Stretching a dish with inexpensive veggies will be better for the budget Meanwhile, unexpected nut and seed butters will join more conventional options like peanut and almond. Sunflower, pumpkin, sesame and watermelon seed — not just for summer spitting contests — spreads will bring a lot of interesting flavour to dishes and standard sandwiches. Changing kids’ eating habits Foodies of the next generation are getting a head start as kids’ menus and food options shift away from frozen foods and good old grilled cheese sandwiches. Parents with adventurous palates are passing on their love of unique cuisines and unprocessed ingredients. With that, kids today are more adventurous when it comes
to what they put on their plate. Expect more international dishes on kids’ menus in restaurants, along with atypical ingredients, like quinoa. Sure, chicken nuggets will never go the way of the dodo, but this year will be about organic versions, along with items such as alternative-flour pastas — after all, what kid can resist macaroni and cheese? Infused edibles Now that the federal government is allowing licensed cannabis producers to start seeking Health Canada approval for their CBD goodies, expect to see infused edibles hitting the shelves early in the year. Along with the stereotypical brownie or baked goods made from infused fats, popular offerings like gummies will make it easier for CBD enthusiasts to feel calm all year long. In the coming months, expect to see an uptick in the number of places offering edibles or recipes on how to make goodies at home. Shove over soju There’s a new Korean tipple about to take over. Milky and an off-white colour, makgeolli doesn’t look like your typical alcoholic beverage. But the raw rice wine, with its tangy and sweet flavour, is picking up a following outside of Korea. It’s slight sparkle makes it feel celebratory, while the low alcohol content makes it great for a night out — without a rough morning to follow.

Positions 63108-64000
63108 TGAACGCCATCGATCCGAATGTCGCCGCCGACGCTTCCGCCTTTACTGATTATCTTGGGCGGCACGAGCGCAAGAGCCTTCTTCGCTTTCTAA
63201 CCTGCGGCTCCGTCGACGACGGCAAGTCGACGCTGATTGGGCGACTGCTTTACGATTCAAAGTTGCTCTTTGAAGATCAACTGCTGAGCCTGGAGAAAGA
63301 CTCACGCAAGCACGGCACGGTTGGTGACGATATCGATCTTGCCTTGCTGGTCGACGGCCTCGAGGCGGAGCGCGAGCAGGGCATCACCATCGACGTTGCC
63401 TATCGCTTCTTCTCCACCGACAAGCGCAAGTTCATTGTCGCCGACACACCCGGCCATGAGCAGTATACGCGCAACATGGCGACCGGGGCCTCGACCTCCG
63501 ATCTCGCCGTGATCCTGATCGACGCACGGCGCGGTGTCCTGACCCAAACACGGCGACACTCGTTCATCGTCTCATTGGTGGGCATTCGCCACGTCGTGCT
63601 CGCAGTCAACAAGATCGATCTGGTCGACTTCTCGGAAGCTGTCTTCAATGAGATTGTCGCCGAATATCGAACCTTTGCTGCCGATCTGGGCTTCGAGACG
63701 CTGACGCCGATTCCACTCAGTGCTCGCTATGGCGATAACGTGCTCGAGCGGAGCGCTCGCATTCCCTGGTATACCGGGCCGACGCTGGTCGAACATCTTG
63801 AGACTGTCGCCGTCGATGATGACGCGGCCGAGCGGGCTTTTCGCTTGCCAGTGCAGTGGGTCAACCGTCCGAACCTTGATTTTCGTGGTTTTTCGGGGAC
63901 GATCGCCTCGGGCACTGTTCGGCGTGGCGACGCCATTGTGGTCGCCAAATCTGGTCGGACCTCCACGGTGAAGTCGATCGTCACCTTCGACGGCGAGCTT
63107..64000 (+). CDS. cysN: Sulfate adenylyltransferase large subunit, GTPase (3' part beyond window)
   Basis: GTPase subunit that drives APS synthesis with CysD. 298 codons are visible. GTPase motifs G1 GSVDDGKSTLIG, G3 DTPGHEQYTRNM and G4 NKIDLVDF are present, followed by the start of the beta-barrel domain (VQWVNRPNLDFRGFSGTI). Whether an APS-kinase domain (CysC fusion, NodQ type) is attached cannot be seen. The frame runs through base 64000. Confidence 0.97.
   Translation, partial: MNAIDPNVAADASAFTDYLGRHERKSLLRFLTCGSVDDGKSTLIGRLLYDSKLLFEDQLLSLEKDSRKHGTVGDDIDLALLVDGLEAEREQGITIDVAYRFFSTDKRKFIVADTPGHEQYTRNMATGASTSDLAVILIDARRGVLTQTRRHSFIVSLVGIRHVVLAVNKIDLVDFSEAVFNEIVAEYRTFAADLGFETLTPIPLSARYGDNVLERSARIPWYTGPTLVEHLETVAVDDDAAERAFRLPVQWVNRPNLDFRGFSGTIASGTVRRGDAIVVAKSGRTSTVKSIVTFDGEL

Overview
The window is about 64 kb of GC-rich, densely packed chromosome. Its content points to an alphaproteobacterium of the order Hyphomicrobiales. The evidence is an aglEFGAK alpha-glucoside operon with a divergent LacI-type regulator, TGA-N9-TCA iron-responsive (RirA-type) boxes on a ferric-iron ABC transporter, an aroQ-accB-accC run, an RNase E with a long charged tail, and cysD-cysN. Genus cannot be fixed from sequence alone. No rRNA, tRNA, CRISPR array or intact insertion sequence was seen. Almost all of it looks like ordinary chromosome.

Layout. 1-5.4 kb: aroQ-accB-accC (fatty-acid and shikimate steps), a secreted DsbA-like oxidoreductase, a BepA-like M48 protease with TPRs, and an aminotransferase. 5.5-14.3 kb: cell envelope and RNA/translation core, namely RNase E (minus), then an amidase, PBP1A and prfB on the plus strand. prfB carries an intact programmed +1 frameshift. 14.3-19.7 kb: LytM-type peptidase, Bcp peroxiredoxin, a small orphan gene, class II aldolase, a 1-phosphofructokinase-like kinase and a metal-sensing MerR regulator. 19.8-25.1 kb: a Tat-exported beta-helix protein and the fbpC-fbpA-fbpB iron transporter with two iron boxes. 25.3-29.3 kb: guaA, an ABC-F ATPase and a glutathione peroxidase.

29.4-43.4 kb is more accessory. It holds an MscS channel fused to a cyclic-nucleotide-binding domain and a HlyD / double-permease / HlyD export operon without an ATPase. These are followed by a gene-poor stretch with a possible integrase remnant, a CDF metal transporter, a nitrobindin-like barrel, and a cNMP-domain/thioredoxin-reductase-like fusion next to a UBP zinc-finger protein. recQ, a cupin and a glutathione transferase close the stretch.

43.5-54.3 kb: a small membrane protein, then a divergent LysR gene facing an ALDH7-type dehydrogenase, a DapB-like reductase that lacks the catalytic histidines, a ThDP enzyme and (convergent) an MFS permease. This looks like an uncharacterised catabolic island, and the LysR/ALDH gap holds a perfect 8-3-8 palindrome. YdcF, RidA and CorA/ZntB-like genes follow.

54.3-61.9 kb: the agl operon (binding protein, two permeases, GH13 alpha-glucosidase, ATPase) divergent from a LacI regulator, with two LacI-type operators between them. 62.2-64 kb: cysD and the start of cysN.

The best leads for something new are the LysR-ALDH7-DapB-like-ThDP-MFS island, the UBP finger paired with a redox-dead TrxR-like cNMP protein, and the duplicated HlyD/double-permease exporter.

Gwendolyn is a Calgary-based food writer and author of Pucker: A Cookbook for Citrus Lovers. She writes about food trends, restaurants and recipes for a number of publications.
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Chefs' Tips by DANIEL BONTJE photography by DONG KIM
Warming Winter Soups
Soup may seem unassuming, but in the coldest part of the year it can be not only a great way to get value and flavour, but the perfect comfort food as well. From thick hearty stews to complex broths and everything in between, everyone has a soup that is just right for them. If you are still waiting to discover your perfect winter soup, now is the time to get exploring! To find out how to take your soups to the next level, we talked to four Albertan chefs who love soup as much as we do, and are finding ways both at home and in the restaurant to make it special. They gave us their best tips and tricks, and shared how an unassuming bowl can be just the winter treat you are looking for. At Shoe and Canoe in the Delta Calgary Downtown Hotel, Executive Sous Chef Paul Audet says they aren’t trying to reinvent Canadian cuisine; they are just focused on respecting it. For him, that means connecting with local suppliers, which can be rare for a hotel restaurant. At the restaurant, Audet teaches the chefs to respect the ingredients to get the most flavour from them that they have to offer.
For the home cook, he suggests roasting your ingredients whole to develop and intensify the flavours before you add them together. “Keep the temperature low and take your time - you are at home so you have time to really develop those flavours,” he says. “If you take the time to get that incredible richness and caramelization, you get so much more. When it’s cold out, that’s really nice.” For a rich and flavourful, warming winter soup, try chef Audet’s recipe for squash, sweet potato and onion soup.
Curried Roasted Squash, Sweet Potato, and Charred Onion Soup Serves 4-6
1 medium sweet potato, cut into 5 cm cubes 2/3 acorn squash, halved and seeded 1/3 kabocha squash, seeded 1 tsp curry powder 1/3 cup (80 mL) canola oil for roasting 1 large yellow onion, peeled, halved, charred on the grill, sliced